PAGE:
As a young person, I’m used to the generalizations of my age group being exploited for entertaining purposes. I read McSweeney’s “Internet-Age Writing Syllabus” and “College Writing Assignments with Real-World Applications” and experienced the blush of shame that occurs when the (possibly) negative traits of your own generation are mocked. The humor in “Syllabus” is achieved through a satirical view of how Generation Y has experienced literature. It’s a spoof of a syllabus, outlining a class for a bleak but possible future: “Writing for Nonreaders in the Postprint Era”. The “College Writing Assignments” relied on the humor found than in the shared human experience . The article makes the point that in the “real world” the most difficult and challenging or likely things you’ll have to put into writing aren’t 20-page research papers.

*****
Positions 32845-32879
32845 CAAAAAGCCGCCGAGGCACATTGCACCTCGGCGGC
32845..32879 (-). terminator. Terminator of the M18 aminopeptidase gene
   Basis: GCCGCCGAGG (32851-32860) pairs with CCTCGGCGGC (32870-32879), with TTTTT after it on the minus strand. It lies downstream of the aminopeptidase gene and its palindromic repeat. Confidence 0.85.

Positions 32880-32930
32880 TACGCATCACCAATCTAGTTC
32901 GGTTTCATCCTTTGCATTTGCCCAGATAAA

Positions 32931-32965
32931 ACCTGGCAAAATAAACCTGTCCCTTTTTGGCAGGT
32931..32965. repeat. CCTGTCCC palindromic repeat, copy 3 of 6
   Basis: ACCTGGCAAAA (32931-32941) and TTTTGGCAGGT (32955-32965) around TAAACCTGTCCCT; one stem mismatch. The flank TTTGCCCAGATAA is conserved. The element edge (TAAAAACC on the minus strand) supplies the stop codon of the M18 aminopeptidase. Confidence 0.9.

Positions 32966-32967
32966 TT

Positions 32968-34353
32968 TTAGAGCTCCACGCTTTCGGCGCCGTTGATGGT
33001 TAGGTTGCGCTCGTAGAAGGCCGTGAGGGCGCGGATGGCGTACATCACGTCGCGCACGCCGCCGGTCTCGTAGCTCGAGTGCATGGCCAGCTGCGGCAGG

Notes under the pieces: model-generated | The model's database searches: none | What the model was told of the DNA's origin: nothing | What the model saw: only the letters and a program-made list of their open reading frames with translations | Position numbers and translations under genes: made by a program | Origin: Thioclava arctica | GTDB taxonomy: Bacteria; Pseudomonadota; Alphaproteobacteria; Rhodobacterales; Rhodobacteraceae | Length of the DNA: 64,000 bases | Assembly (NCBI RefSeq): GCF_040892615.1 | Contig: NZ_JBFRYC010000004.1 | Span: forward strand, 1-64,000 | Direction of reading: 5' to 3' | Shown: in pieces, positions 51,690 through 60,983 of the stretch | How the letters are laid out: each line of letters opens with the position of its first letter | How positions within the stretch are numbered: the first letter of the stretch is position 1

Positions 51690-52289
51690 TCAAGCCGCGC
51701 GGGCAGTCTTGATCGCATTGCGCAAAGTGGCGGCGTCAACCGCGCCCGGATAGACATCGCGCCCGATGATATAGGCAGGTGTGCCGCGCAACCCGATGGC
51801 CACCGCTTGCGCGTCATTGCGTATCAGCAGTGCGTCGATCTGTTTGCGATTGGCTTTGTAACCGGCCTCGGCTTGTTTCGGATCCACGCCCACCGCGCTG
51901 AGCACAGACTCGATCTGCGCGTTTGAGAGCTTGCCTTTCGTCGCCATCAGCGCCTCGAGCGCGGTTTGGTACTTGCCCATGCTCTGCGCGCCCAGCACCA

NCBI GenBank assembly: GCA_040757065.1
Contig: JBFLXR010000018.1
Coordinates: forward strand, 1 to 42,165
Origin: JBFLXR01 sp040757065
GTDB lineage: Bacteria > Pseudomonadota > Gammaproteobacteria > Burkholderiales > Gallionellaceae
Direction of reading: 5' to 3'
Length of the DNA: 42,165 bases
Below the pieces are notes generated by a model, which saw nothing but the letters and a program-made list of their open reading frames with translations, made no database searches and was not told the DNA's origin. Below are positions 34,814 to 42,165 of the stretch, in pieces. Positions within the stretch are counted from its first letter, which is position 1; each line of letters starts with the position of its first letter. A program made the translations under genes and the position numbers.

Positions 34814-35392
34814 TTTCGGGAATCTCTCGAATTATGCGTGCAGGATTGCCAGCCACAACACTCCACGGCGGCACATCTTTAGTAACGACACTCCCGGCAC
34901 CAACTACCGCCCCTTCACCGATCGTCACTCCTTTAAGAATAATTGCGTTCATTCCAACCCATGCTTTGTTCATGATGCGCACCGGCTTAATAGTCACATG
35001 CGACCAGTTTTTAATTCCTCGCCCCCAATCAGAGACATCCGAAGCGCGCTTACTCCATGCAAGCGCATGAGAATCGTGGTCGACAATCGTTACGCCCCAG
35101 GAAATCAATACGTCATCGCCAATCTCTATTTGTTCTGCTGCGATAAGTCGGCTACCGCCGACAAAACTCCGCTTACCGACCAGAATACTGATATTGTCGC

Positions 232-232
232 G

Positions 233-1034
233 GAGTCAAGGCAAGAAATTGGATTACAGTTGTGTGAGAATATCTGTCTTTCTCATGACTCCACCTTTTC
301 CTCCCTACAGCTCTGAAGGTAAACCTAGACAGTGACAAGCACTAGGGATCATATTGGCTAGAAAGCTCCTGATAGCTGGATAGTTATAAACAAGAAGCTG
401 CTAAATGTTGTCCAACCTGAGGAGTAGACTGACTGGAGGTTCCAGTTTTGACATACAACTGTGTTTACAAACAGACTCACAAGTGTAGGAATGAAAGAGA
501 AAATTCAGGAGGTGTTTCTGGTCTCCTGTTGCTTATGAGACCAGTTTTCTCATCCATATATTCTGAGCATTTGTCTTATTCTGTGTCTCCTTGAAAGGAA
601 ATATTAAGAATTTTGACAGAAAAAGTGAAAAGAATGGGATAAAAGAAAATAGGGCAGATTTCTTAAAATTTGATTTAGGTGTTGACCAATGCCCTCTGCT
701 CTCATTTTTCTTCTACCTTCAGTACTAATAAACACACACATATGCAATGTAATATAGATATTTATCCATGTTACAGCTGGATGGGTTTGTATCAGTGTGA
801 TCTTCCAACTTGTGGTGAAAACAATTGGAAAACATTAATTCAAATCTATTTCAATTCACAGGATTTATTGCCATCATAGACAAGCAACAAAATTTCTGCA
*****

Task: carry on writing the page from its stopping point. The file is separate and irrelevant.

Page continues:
Of course mostly every assumption made about my age bracket proved true: I read these articles in between checking my Twitter feed and clicking through Facebook notifications; I too have “over-shared” on social media accounts. In the “Syllabus” the hypothetical students study topics such as “Reading is stoopid” and are required to read Perez Hilton’s Twitter feed. But they also focus on subjects that aren’t so silly, like using blogging as a writing tool, or questioning the Kindle’s role in the way that people read literature. These articles convey a message, that traditional college literature or writing courses are less and less relevant to today’s students, particularly in regards to the internet. Contemporary writing/research classes should be applicable to the experiences that students have already had with the internet and other media platforms. Most current and future college students belong to “The Millennials”. They were born in raised during the largest and fastest technological boom the world has ever seen. As time passes and current media evolves and transforms and creates new standards, the instruction in the field must undergo a metamorphosis as well. We’ve already grown up on Tumblr and Facebook and Twitter, why not teach us how to use these tools in a professionally conscious and applicable way?